Reflections of Braille: How This Revolutionary Dot System Continues to Evolve with the Technology of Electronic Braille
By Audrey Schading
A critical event occurred on September 25, 2018, when the House of Representatives unanimously passed the Marrakesh Treaty Implementation Act, (S. 2559) which has the global potential to change the reading lives of people who are blind or have vision loss.
“The Marrakesh Treaty was the product of years of deliberations between the World Intellectual Property Organization (WIPO), publishers, libraries, and disability rights advocates. The treaty was a response to the grave concerns over the cumbersome international copyright laws that make it difficult to gain access to published works in accessible formats like Braille or audio format.” (Braille Forum, Nov. 2018: “House Passes Marrakesh Treaty”
The tremendous impact of the signing of this act can be viewed from many perspectives. First, think about the significance of books in your life. Can this magnitude of importance even be measured?
Imagine that you are surrounded by shelves of floor-to-ceiling books — in a bustling bookstore or a more sacred, quiet library setting. You are surrounded by an innumerable amount of amazing treasured story options at your fingertips. All of these books can conjure up so much from all of your senses!
What wonderful artwork is on the cover? What words and pictures are inside those covers? You take a book off of a shelf. How does it feel in your hands? What’s the binding like? Is the book itself heavy or light—a thick, hard covered book with a well-defined binding and pages of superior quality, or a thin, soft paperback, with many inviting, delicate pages? How do those pages feel when you turn them? Can you hear the crisp sounds of those pages? Is this particular book something you’ll want to read now, or will you file it in your mind for a future time? Do you remember reading it long ago, and then remember reading it again much later on in your life, receiving so much more (or less) from it? Perhaps elements of the book now speak to you differently.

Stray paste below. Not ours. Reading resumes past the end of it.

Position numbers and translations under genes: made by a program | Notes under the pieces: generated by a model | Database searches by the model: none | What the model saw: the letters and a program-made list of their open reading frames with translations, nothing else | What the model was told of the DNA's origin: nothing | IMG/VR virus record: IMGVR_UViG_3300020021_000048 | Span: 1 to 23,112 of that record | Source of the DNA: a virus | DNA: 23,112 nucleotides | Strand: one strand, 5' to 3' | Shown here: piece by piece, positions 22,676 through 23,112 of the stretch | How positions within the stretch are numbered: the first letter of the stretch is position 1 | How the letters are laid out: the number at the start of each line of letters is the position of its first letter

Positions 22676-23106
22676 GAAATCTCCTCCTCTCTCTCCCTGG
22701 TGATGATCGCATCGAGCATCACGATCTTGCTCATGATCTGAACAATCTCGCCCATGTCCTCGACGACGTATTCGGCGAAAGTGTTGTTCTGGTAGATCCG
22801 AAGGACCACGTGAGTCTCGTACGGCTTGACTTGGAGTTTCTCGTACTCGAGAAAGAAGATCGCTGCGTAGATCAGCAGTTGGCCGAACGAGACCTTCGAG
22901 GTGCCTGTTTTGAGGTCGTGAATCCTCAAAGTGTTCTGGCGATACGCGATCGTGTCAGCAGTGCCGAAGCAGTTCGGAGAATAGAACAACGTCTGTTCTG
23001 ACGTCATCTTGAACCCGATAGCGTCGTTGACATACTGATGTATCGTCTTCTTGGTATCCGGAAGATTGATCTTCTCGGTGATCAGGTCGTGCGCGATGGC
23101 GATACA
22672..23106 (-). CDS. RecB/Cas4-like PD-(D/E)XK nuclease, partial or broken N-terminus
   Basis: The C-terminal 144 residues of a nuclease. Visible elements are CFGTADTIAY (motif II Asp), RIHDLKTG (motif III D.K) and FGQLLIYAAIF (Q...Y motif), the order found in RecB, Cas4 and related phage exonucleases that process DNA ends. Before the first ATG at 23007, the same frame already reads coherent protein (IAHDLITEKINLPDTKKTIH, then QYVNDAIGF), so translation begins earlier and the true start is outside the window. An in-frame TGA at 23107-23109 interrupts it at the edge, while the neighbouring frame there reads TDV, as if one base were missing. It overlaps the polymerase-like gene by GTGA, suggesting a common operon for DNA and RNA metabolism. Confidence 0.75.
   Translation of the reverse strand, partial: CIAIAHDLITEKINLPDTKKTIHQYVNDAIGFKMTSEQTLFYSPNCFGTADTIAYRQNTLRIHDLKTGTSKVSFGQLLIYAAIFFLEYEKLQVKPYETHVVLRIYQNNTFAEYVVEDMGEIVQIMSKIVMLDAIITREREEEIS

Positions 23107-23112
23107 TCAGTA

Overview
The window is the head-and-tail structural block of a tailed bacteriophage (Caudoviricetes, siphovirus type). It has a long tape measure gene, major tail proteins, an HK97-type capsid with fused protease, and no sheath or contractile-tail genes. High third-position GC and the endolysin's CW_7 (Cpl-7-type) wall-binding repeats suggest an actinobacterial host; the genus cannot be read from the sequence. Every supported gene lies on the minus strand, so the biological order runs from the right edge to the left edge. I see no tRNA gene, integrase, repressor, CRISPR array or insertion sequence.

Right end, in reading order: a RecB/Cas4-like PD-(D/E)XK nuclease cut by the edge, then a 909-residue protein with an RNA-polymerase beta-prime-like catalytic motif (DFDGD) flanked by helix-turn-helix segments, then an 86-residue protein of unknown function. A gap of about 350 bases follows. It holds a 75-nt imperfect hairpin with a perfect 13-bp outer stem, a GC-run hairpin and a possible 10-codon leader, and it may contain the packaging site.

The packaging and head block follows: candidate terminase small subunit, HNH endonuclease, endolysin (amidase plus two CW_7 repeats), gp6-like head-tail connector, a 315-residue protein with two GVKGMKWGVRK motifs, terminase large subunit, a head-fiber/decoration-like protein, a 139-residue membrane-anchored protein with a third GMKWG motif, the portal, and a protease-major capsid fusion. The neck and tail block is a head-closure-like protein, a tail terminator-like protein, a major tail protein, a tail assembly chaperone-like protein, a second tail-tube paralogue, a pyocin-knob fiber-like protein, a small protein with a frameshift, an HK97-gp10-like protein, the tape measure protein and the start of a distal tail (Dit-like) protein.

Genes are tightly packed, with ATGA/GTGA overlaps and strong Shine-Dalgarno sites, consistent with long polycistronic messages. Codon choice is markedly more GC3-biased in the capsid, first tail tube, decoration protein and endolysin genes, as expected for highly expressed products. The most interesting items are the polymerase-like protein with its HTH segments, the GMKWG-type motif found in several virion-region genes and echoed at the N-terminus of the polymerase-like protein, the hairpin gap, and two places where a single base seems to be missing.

You take a deep breath amidst all of this literary splendor, and continue your journey. How are you feeling? Are new titles enticing you? Are you checking the book jacket? Do reviews or what others have been saying about this book have any bearing on whether or not you want to read it?
Notice the scents around you! Did you ever think about how books in a library have a different smell than those in a bookstore?
Think now of how you felt when you were first introduced to books. Remember all of those wonderful books you received as gifts?
Now, just for a moment, think of yourself not being able to read any of those beautiful printed words because you cannot see them. Think for one moment of how those of us with limited vision or no vision read, and what has the potential to be available for us in the very near future.
I have friends who are blind and colleagues who lost their vision later in life, many of whom still vividly dream they are reading print books. Some worked in bookstores before they lost their sight. They passionately miss the cherished ability to read printed words.
Growing up as a child who was blind, I, too, have vivid memories of books; however, they are not the same as those which I have described above. I can only imagine this specific scenario. How often in my life I have wished to go into a bookstore or a library and “look at” the books, browsing through shelf after shelf, and then being able to choose exactly what I wanted to read!